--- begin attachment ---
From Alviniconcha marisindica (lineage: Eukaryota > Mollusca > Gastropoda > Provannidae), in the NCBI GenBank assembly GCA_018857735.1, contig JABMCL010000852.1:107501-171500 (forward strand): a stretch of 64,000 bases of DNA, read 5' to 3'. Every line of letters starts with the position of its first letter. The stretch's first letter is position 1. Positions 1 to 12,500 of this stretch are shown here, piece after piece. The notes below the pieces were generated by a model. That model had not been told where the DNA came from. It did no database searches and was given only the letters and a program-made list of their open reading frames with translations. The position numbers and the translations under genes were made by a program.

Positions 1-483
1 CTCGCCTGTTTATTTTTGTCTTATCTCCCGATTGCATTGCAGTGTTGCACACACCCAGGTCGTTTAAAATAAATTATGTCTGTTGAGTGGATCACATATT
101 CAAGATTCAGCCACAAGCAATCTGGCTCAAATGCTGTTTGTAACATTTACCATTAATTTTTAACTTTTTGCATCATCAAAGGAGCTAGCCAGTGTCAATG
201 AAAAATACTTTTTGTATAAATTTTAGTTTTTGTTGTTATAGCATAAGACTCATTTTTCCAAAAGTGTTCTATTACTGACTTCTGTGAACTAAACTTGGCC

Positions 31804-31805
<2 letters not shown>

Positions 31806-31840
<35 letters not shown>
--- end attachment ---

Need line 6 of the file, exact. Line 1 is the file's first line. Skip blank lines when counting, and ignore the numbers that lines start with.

Positions 31804-31805